Isitshwala/sadza linked to diabetes, poor pass rate

by Musah Gwaunza | Sunday, Feb 28, 2016 | 2161 views

sadzaTinomuda Chakanyuka and Robin Muchetu Sunday News Reporters
THE rapid increase in diabetes cases and the poor pass rate in schools has been directly linked to the country’s dietary staple — isitshwala/sadza.

According to the Ministry of Health and Child Care, diabetes cases have increased by 300 percent over the past 10 years and one in every three children are stunted in Zimbabwe, while an organisation promoting healthy eating has revealed that micronutrient deficiency as a result of an unbalanced diet lowers intelligence quotient (IQ).

Isitshwala, meat and vegetables make up the most basic and staple meal for lunch or supper for an average Zimbabwean family. For decades, Zimbabweans have delightfully survived on this basic diet which has become a definitive part of their culture. Isitshwala is the constant in this diet equation in which the relish alternates between beef, chicken or fish and at times vegetables in the form of rape, chomolia and cabbage.

After partaking this Zimbabweans boldly claim to be eating healthy. But alas! They may actually be feeding themselves to an array of ailments ranging from anaemia, diabetes, depression, low IQ, and stunted growth in children among other conditions.

Zimbabweans could be living at the mercy of that which they relish the most.

Dieticians and nutritionists recommend that a balanced diet should consist of 25 percent starch, 25 percent protein and 50 percent vegetables, preferably in their raw form. However, researchers have established that an average meal for a Zimbabwean consists of 80 percent starch while the rest of the nutrients make up the remaining 20 percent.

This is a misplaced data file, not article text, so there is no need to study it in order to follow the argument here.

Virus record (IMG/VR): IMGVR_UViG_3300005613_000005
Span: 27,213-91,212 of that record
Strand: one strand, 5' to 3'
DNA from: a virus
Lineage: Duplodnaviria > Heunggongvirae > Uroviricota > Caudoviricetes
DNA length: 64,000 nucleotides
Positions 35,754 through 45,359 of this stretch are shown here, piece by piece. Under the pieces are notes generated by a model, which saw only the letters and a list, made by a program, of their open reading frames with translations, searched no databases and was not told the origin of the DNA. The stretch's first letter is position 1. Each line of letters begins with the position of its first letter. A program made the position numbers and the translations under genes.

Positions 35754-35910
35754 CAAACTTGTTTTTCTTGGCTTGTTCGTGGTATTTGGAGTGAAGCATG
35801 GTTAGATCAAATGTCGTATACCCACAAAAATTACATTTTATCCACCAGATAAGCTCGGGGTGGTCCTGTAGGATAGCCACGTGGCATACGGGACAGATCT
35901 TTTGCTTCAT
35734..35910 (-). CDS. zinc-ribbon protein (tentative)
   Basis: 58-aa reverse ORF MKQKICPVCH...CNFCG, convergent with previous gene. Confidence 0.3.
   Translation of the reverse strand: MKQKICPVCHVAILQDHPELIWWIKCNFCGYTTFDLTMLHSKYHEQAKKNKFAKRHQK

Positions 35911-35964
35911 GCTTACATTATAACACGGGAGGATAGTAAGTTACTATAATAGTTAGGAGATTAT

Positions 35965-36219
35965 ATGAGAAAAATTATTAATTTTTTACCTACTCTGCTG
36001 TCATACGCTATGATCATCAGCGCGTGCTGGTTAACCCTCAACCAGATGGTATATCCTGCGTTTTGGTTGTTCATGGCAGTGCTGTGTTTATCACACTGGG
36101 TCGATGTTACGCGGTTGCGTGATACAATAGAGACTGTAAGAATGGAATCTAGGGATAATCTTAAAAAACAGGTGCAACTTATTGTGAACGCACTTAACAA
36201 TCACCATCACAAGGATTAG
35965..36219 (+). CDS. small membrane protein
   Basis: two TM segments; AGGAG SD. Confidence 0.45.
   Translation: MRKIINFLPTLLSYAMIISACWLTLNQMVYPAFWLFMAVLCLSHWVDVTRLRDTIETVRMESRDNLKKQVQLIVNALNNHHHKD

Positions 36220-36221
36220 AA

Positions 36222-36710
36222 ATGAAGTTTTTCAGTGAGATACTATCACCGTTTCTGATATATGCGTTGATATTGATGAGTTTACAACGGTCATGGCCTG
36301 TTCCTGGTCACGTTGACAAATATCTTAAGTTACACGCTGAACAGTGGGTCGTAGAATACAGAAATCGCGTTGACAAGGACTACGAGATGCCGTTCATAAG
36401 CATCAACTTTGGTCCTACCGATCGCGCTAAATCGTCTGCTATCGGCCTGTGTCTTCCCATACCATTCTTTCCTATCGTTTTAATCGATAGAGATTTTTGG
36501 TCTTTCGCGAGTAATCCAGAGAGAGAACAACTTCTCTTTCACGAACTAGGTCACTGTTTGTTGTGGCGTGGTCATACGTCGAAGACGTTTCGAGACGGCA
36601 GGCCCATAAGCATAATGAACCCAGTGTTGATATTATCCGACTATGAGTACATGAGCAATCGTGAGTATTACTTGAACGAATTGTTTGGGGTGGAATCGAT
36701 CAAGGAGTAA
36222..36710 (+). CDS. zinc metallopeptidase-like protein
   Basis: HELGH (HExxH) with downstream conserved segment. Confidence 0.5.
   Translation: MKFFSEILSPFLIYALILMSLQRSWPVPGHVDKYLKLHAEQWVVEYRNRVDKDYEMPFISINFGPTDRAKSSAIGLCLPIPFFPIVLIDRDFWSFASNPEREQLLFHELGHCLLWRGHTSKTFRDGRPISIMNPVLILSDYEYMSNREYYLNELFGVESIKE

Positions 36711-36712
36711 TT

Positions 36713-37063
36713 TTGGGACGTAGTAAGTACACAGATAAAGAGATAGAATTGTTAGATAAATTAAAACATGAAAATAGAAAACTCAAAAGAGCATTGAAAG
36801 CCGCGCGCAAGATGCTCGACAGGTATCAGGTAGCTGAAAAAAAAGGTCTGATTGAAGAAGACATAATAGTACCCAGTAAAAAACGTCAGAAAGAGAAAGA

Naturopathy physician Dr Trust Gumisai Marandure told Sunday News that humans are feeding themselves to their death due to poor eating habits and lack of knowledge.

“People are in the dark about the food they eat, they are basically eating junk food which has no nutritional value on them at all and this is leading to all sorts of diseases that are killing people,” said Dr Marandure.

He said people have to eat raw food which he said is safest.

“Raw food is healthy food, people should eat fruit and vegetables, that is what is recommended because if we cook our food we are killing it and our bodies do not need dead food which makes raw foods greatly recommended,” he said.

The naturopathy physician said raw food should be included in one’s diet on a daily basis so as to prevent diseases and for the body to produce clean blood.

“The meat and sadza diet is problematic as meat contaminates blood and we become infected with disease. Worse for those that are HIV positive, the virus is happy when you eat meat. Same applies for people who have a history of hypertension; meat is not recommended as a daily dose,” said Dr Marandure.

The World Food Program (WFP) estimates that 89 percent of children in Zimbabwe are falling short of the minimum required diet. WFP also notes that dietary diversity is generally poor and consumption of protein is insufficient. Only 11 percent of Zimbabwean children six to 23 months old receive a minimum acceptable diet. One-third of Zimbabwe’s children are stunted or short for their age. Ms Shelley Lasker, a director at e-Pap Zimbabwe, said billions of people around the world suffer from “hidden hunger’’ or micronutrient (vitamin and mineral) deficiencies.

e-Pap technologies uses state-of-the-art nutritional chemistry to produce fortified, pre-cooked foods formulated to address “hidden hunger” and to restore the consumer’s optimum micronutrient status in a cost effective way.

Ms Lasker said people do not get enough micronutrients required to lead healthy productive lives from the foods that they eat. Micronutrients are vitamins and minerals (such as vitamin A, zinc, and iron) and are absolutely essential for good health.

“Micronutrient deficiencies can lower IQ, cause stunting and blindness in children, lower resistance to disease in both children and adults, increase risks for both mothers and infants during childbirth and reduce productivity in adults and children. It is estimated that about one million of the three million child deaths that occur each year as a result of under nutrition are due to hidden hunger,” she said.